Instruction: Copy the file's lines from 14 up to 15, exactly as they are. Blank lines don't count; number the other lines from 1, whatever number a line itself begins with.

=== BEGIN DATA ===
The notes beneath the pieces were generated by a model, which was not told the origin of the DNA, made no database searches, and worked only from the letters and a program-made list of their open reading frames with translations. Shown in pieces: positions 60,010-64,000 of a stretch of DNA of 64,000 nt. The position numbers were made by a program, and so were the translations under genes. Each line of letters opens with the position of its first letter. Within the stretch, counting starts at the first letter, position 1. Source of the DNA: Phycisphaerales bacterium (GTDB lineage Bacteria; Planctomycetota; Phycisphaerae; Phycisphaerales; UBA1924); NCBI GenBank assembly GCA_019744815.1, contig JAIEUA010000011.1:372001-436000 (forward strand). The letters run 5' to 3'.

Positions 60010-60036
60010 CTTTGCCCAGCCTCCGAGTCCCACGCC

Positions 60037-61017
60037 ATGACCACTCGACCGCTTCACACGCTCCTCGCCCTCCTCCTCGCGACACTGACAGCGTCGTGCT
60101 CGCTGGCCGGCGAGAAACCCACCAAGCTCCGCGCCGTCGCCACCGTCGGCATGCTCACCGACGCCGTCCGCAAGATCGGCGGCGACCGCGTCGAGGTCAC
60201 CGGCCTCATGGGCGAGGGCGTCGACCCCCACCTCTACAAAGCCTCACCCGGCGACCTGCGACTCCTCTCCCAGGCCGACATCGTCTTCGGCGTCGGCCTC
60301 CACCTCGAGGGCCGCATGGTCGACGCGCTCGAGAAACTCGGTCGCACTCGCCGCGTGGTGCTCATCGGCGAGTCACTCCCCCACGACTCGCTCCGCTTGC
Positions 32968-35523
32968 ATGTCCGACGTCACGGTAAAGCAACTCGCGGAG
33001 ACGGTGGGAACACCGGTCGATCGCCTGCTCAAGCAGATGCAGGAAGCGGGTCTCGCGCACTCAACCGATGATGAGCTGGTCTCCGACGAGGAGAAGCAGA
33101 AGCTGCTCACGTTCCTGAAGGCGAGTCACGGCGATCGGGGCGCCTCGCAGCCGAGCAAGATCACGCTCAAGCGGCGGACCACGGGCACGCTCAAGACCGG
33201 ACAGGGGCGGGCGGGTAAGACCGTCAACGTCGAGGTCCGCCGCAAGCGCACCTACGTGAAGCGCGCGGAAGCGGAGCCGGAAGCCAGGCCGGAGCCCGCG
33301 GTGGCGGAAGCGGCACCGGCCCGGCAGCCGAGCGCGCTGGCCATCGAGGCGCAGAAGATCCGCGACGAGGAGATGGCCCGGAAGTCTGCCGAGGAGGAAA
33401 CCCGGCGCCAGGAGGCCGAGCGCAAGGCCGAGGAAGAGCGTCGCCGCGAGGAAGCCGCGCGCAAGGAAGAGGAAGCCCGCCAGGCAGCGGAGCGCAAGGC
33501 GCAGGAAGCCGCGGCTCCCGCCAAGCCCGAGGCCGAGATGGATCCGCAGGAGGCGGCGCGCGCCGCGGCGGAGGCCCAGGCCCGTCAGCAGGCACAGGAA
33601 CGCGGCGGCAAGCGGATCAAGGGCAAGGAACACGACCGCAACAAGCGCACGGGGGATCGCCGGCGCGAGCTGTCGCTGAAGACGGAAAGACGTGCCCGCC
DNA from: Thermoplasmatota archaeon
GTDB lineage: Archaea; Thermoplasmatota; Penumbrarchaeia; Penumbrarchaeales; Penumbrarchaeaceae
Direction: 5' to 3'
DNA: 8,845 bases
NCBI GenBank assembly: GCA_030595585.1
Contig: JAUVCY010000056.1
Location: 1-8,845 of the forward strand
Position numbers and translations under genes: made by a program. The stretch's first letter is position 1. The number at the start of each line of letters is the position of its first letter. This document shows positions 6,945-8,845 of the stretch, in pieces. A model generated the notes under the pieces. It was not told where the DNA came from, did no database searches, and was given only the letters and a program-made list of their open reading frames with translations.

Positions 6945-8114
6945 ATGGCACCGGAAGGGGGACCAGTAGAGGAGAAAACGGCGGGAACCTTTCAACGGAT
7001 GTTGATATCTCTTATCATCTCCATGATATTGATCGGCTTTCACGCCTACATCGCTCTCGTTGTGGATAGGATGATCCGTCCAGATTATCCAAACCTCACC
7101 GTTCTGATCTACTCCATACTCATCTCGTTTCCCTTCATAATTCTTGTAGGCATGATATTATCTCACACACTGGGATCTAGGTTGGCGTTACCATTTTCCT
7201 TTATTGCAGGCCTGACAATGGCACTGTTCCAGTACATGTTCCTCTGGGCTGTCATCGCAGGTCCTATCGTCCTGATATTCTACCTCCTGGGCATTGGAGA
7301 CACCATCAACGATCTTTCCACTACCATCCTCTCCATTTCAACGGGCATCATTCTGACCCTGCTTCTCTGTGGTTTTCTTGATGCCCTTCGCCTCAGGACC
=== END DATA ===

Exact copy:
33301 GTGGCGGAAGCGGCACCGGCCCGGCAGCCGAGCGCGCTGGCCATCGAGGCGCAGAAGATCCGCGACGAGGAGATGGCCCGGAAGTCTGCCGAGGAGGAAA
33401 CCCGGCGCCAGGAGGCCGAGCGCAAGGCCGAGGAAGAGCGTCGCCGCGAGGAAGCCGCGCGCAAGGAAGAGGAAGCCCGCCAGGCAGCGGAGCGCAAGGC